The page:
Sealed, original copies of this 1981 LP. "Although he's from Albany, Randy Would sounds like he's spent at least 10 years hanging out in the wrong streets of Manhattan (pre-gentrification) and picked up old fragments of Lou Reed's and Bob Dylan's souls that were left in the gutter. Droney urban rock with piercing guitar leads, sounding not unlike George Brigman in parts, and thanks to Randy's artistic and sense of style, completely convincing. Cool record with wide appeal. " - Patrick Lundborg.
"Randy Would is a singer-songwriter with the feel of punk era street poets like Jim Carroll ad Richard Hell. He's not much of a singer but he uses a talky style and a soft, whispery style that both work well enough, and give his music a bit of a sleazy vibe. The music has a basement garage rock quality to it, and here and there is some quality fuzz guitar. This is pretty strong stuff. Song titles like "Nausea #2," "Screwed," "NY Survivor" and "Murder By Programming" should give you the idea. This is a refreshing album; Randy has that bohemian indifferent cool personality but he's not trying too hard to be trendy, as evidenced by nice pop song thrown in the mix. 'On The Lam' is recommended to those of you miss the days when singer-songwriters had no interest in romance or self-pity." - A. Milenski, Acid Archives.
Review from Discogs:
"This one's pretty obscure, but I suspect it's only a matter of time until someone discovers it's low-fi charms, word gets out, and it becomes a sought after and extremely pricey collectable.
Good luck finding something about Randy and the Goats on the web or any musical reference works. The only write up I could find was on the wonderful Acid Archives website, written by the ever insightful Aaron Milenski (if Mr. Milenski likes an album, consider buying a copy !). As a result what little I can tell you about the band comes from the liner notes accompanying the band's first and only album.
They were apparently from upstate New York and the line up showcased drummer Rob Cenci, guitarist/keyboard player Mark Chmielinski, bassist Doug Harris, and front man/singer/guitarist Randy Would. Released in 1981, most of their one and only LP was recorded in Rensselar, New York's Cathedral Studios with Chmielinski producing. Two tracks were done at Trod Nossel Studios in Wallingford, Connecticut.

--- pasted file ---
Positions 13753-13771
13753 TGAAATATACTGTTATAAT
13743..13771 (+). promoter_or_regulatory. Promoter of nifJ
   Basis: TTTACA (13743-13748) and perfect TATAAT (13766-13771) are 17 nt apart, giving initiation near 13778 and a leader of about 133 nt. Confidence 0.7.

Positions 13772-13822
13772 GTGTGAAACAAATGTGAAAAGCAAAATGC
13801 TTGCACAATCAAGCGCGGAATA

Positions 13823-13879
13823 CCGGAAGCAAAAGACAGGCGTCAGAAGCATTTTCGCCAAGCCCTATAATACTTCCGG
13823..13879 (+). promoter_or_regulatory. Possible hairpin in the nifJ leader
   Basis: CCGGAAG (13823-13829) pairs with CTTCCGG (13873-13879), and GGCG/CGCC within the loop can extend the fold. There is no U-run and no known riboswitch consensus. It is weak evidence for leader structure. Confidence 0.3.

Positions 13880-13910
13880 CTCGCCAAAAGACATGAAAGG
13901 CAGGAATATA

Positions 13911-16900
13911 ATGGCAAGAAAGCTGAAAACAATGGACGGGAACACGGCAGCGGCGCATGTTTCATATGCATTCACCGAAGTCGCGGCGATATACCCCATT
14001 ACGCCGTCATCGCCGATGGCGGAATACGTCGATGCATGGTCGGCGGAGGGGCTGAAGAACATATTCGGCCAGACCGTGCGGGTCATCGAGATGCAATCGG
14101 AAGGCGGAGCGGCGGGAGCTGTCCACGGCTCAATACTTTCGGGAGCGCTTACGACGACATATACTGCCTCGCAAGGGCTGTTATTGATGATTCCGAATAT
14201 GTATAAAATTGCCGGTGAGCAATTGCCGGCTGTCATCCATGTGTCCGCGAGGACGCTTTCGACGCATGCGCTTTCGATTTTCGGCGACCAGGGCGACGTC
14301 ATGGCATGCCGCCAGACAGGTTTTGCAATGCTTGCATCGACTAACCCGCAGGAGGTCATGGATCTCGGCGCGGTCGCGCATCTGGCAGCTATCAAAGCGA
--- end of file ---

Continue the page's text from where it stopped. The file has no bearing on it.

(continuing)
Released on the small Broken Records label, "On the Lam" was one of those early-1980s releases that sported a distinctive mid-1970s sound. By the way, that was meant as a compliment ... That said, let me warn you that the set occasionally shows up on dealer lists slapped with a psych label. In the interests of accuracy I'll tell you that while there were minor psych touches, notably from Chmielinski occasional fuzz guitar and 'It was the End of the Movie Anyway' (which had kind of a cool Blue Oyster Cult 'Don't Fear the Reaper' vibe), the album was better classified as a slice of garage/grunge, or perhaps proto-punk. With Would responsible for writing all of the material (bassist Harris co-wrote two tracks), the album effortlessly bounced around between garage/grunge and haunted singer/songwriter with one pretty if atypical ballad thrown in - by the way the stark and stunning 'Broken' was one of the album highlights. As lead singer Would took a little effort to get acclimated to. His ragged and gruff voice and sometimes mubbling delivery wasn't the prettiest instrument you've stumbled across - imagine a younger Springsteen with a nastier street attitude, or perhaps a young Lou Reed who could actually hold a melody and you'd be in the right aural neighborhood. On the other hand, his voice and biting delivery were well suited to the band's raw sound and after a couple of songs Would actually sounded pretty good on tracks like the rockers 'The Day I Left Town', 'Media-ized', and 'Nausea # 2'. Come to think about it, showcasing Would's dark and depressing tales of urban angst ('Screwed' and 'Murder By Programming') the Lou Reed comparison wasn't that far off ... The album also benefited from The Goats. Cenci and Harris were a devastating rhythm section (Harris' bass way up front in the mix), kicking the crap out of these songs, while Chmielinski turned in some nice lead guitar throughout the set - check out his solo on 'Screwed')"